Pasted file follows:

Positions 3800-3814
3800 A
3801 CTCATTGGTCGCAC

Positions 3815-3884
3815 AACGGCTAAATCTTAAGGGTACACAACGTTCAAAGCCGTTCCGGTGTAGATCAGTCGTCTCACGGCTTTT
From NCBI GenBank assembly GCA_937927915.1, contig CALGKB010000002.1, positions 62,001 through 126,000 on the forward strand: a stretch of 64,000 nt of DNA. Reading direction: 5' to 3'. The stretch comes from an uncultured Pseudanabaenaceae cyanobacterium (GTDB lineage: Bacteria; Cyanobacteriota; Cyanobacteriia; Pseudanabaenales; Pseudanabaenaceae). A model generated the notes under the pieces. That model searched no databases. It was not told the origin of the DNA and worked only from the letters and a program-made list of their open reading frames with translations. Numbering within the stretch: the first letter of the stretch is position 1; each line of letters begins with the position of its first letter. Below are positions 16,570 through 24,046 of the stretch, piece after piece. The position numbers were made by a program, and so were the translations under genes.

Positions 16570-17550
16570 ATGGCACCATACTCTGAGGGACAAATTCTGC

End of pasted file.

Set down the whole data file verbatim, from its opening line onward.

Positions 3800-3814
3800 A
3801 CTCATTGGTCGCAC

Positions 3815-3884
3815 AACGGCTAAATCTTAAGGGTACACAACGTTCAAAGCCGTTCCGGTGTAGATCAGTCGTCTCACGGCTTTT
From NCBI GenBank assembly GCA_937927915.1, contig CALGKB010000002.1, positions 62,001 through 126,000 on the forward strand: a stretch of 64,000 nt of DNA. Reading direction: 5' to 3'. The stretch comes from an uncultured Pseudanabaenaceae cyanobacterium (GTDB lineage: Bacteria; Cyanobacteriota; Cyanobacteriia; Pseudanabaenales; Pseudanabaenaceae). A model generated the notes under the pieces. That model searched no databases. It was not told the origin of the DNA and worked only from the letters and a program-made list of their open reading frames with translations. Numbering within the stretch: the first letter of the stretch is position 1; each line of letters begins with the position of its first letter. Below are positions 16,570 through 24,046 of the stretch, piece after piece. The position numbers were made by a program, and so were the translations under genes.

Positions 16570-17550
16570 ATGGCACCATACTCTGAGGGACAAATTCTGC